In some places, financial products such as indices and funds that are based on religious or moral beliefs are considered an alternative form of investment in contrast to the mainstream market that is benchmarked for (geared to assuring) maximum shareholder and lender returns.
In other parts of the world, taking such criteria into account is permitting financial instruments to broaden the investment horizon, allowing for diversification of holdings. One such area of growth and creativity is Islamic finance.
Despite or perhaps because of harsh realities of markets, there are several global trends that look to harness the power of markets (investment) in new or different ways. Some recent examples are carbon markets and the launch of exchanges for social enterprise. Other initiatives have a longer track record, such as the development of corporate governance codes, and now integrated reporting.
Investing in accordance with faith also has long history, but not one that has been widely documented. In Focus this month, two exchanges report what has been accomplished in leading the developments of a rapidly growing investor segment – Islamic finance.
As Huseyin Erkan, the Chairman and CEO of Istanbul Stock Exchange, enumerates, an enormous amount of work is being accomplished on standards for investing that meet the requirements of faith. These developments can be seen in the growth already registered for the sector, and also in a range of new products that will not only diversify and strengthen the base of acceptable products for the investment community, but also have the potential to facilitate investment in the real economy. Matching the rich resources with an improved capital market system is the key to success.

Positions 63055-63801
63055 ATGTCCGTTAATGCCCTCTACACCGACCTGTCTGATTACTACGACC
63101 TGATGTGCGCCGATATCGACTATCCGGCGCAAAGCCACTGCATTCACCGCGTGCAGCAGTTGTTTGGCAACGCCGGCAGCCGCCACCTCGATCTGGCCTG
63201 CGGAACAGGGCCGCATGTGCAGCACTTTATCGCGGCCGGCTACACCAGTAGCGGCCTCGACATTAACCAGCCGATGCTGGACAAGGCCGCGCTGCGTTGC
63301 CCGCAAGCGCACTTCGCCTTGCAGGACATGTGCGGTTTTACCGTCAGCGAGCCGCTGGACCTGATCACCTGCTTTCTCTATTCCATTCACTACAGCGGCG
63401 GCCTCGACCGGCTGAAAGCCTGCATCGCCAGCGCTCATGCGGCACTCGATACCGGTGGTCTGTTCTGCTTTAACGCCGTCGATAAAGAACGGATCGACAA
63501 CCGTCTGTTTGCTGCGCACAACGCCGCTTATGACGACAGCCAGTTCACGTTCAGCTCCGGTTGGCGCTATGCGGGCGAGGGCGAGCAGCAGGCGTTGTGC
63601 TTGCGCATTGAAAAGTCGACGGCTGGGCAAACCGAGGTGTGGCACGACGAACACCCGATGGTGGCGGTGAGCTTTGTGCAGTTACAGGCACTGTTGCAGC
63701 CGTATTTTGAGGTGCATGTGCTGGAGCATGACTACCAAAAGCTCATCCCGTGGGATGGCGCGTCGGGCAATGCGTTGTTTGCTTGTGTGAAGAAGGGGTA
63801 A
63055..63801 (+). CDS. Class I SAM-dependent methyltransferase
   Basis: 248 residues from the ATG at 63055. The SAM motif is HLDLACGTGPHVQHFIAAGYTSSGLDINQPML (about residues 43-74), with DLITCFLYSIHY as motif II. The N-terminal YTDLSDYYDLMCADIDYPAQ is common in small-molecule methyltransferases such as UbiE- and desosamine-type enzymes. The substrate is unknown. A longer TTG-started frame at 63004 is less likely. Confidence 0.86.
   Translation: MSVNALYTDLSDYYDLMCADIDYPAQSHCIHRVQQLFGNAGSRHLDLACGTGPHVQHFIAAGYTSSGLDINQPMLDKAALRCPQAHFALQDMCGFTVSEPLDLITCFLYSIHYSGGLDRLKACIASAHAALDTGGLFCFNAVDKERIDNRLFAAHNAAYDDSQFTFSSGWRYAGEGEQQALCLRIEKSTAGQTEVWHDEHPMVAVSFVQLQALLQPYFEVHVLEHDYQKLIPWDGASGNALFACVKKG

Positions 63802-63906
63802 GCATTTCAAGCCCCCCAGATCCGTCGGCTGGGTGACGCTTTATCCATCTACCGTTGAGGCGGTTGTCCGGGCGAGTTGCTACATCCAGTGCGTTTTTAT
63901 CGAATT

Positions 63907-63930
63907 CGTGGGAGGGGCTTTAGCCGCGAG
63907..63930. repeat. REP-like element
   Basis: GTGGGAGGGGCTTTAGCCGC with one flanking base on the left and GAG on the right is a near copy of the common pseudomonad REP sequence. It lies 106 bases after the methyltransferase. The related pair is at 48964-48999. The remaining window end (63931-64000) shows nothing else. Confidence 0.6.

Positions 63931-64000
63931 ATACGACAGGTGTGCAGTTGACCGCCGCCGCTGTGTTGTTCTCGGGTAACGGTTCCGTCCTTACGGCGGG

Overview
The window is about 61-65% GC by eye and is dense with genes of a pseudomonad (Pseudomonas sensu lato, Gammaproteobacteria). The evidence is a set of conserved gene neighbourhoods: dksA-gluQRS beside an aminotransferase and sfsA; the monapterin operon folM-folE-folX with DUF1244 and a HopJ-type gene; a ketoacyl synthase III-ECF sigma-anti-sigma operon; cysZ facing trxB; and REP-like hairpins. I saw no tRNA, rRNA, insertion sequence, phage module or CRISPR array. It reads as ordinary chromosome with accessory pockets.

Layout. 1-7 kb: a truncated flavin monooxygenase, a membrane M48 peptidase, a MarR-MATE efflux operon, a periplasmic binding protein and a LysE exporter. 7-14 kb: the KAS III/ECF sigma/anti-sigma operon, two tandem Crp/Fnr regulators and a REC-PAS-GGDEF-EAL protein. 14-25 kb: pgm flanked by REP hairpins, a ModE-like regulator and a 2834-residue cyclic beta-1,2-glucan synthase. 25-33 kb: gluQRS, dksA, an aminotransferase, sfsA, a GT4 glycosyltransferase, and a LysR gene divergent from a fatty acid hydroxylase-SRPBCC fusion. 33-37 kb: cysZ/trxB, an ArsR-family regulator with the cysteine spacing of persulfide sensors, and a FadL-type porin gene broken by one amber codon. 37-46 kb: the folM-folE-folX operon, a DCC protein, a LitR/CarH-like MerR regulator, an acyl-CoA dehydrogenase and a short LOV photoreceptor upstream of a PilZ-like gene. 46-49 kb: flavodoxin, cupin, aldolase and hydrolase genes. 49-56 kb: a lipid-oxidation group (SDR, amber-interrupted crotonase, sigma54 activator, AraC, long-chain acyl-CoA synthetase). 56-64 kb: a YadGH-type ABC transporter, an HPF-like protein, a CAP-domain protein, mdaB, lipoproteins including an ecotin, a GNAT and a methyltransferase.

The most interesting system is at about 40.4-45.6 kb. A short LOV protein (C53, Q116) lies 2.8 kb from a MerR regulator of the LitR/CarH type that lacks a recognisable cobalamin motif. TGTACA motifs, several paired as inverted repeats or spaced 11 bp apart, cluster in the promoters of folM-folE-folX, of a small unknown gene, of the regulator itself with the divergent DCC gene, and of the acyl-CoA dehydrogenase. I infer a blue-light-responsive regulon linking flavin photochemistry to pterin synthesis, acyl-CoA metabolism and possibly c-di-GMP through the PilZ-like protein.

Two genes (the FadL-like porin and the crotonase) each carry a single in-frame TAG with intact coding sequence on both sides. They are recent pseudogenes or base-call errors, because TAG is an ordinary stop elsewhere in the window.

Bursa Malaysia also has considerable experience within Islamic finance, going back as far as the 1980s. The alternative fixed-income market and Sukuk investments, as well as Shari'ah-compliant equity investment, are part of this growth industry with over USD 1 trillion that is expanding at 25% annual rate.
In addition , in Focus this month, the CEO of the Tokyo Stock Exchange, Atsushi Saito, recounts the resiliency of the Japanese people and economy after the devastating disasters of March 2011. His article provides insights into how from this tragedy an economic turning point may have been reached.
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